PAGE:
“Environmentally Sustainable Synthesis of Novel Nano Assisted Ion Exchange Systems for Facile and High-Capacity Water Purification”
Doctoral Advisor: Jordan C. Poler
Demand for clean and safe drinking water is a global challenge because of water scarcity, growth of human population, urbanization, and anthropogenic pollution. Purification of water involves removal of small molecules and ions from ground water addressed as “emerging contaminants” which are extremely mobile and toxic in nature, do not degrade or hydrolyze easily, and highly soluble in water resulting in bioaccumulation. Most of the current water treatment systems have complex deficiencies that affect their overall performance. We have synthesized carbon nanostructures assisted ion exchange resins in aqueous medium that help remove these emerging contaminants in a fast, easy, and high capacity manner while supporting less contact time and low transmembrane resistance primarily achieved using thin film assemblies. We have developed a novel sonochemistry assisted atom transfer radical polymerization (SONO-ATRP) process for synthesis of polyelectrolyte anion exchange resins in water without use of any external initiator or reducing agents while using only a few ppm of catalyst. We successfully performed high-density functionalization of polyelectrolyte anion exchange resin strands onto single walled carbon nanotubes sidewalls using the SONO-ATRP process while at low reaction temperatures thereby providing a less energy intensive alternative for green chemistry. We have developed green processes to defluorinate fluorographite in water and simultaneously perform covalent grafting of anionic short brushes of poly(vinyl benzyl trimethylammonium chloride) to its surface under mild reaction conditions without need of any external reactive reagents. Field Emission Scanning Electron microscopy of thin film of functionalized carbon nanotubes demonstrated pin-hole free mesoporous architecture illustrating scaffold robustness while thin films of functionalized fluorographite exhibited stacked arrangement of plate-like structures. Exfoliation and functionalization of fluorographite was revealed through Transmission Electron Microscopy. Both the resins demonstrated high water flux due to their intrinsic architecture and high percent removal (>90%) of contaminants due to the tortuous path length during molecular transport through the membrane. These materials exhibited facile regeneration and reusage of the thin films, thus supporting sustainability. In conclusion, these processes abide by the principles of green chemistry and their processability opens new avenues for smart point-of-use water purification systems.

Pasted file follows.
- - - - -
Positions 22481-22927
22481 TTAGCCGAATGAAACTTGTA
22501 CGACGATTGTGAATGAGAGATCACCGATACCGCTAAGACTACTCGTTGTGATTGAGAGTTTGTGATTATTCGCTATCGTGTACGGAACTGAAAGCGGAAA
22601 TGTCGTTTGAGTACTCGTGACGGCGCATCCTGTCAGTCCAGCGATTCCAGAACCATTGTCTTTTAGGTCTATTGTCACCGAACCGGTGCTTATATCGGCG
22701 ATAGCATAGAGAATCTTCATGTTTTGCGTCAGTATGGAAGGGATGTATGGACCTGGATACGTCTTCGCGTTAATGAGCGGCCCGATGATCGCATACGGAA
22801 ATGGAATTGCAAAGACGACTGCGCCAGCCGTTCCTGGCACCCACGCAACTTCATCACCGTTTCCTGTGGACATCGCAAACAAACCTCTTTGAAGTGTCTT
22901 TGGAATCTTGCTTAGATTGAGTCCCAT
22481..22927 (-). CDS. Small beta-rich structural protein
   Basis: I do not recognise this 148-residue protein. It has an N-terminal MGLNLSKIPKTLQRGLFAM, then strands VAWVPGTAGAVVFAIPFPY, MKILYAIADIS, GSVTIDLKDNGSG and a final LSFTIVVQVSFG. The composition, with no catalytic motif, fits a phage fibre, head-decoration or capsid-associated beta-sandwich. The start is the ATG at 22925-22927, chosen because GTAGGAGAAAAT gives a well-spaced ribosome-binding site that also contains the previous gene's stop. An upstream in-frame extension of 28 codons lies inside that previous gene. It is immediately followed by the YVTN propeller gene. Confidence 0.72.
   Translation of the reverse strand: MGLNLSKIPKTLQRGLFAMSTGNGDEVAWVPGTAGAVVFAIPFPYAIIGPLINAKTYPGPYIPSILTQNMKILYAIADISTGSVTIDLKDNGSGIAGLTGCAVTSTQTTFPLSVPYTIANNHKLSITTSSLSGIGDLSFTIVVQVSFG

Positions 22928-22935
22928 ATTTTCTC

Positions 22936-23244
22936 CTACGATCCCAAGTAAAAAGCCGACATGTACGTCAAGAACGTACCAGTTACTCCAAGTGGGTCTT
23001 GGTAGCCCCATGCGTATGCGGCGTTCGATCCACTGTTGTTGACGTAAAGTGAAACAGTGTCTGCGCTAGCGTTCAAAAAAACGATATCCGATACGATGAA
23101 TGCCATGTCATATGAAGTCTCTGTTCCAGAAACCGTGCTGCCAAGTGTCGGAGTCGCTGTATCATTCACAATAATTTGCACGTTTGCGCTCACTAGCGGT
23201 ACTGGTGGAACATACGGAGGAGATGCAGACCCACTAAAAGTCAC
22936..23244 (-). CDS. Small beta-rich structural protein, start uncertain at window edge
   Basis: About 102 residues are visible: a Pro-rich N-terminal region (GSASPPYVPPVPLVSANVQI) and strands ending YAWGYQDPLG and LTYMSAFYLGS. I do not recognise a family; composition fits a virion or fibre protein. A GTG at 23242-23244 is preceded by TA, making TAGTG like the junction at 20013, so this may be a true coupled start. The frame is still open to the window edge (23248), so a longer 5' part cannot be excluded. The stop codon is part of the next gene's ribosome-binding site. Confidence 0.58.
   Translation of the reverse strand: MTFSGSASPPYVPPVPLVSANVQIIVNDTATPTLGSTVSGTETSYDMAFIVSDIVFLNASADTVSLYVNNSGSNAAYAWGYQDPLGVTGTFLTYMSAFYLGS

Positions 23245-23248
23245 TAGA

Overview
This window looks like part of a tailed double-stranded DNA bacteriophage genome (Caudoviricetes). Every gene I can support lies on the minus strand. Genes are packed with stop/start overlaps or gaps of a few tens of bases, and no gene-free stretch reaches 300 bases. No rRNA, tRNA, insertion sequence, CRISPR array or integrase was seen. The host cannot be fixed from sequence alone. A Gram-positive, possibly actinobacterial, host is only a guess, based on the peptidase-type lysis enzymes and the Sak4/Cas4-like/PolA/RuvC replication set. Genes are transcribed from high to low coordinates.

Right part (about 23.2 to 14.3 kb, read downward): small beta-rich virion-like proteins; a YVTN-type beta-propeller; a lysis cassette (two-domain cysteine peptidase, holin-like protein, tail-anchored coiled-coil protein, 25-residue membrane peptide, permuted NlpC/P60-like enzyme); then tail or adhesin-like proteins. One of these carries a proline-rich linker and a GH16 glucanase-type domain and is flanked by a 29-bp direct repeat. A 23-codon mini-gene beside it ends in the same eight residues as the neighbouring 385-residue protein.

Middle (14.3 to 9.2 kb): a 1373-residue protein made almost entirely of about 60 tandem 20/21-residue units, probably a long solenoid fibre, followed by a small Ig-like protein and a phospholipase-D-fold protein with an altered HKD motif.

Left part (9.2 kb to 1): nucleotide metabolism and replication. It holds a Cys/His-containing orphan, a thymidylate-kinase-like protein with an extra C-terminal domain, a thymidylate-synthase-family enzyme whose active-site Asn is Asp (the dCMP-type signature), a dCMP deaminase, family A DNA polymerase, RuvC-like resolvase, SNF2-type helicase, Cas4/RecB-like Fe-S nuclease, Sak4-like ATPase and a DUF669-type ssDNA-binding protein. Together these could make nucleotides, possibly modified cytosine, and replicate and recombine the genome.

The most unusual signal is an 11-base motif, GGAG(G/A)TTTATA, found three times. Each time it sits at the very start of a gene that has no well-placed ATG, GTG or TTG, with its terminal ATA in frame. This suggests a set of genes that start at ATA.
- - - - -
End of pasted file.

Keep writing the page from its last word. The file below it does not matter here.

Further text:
Date:November 25, 2020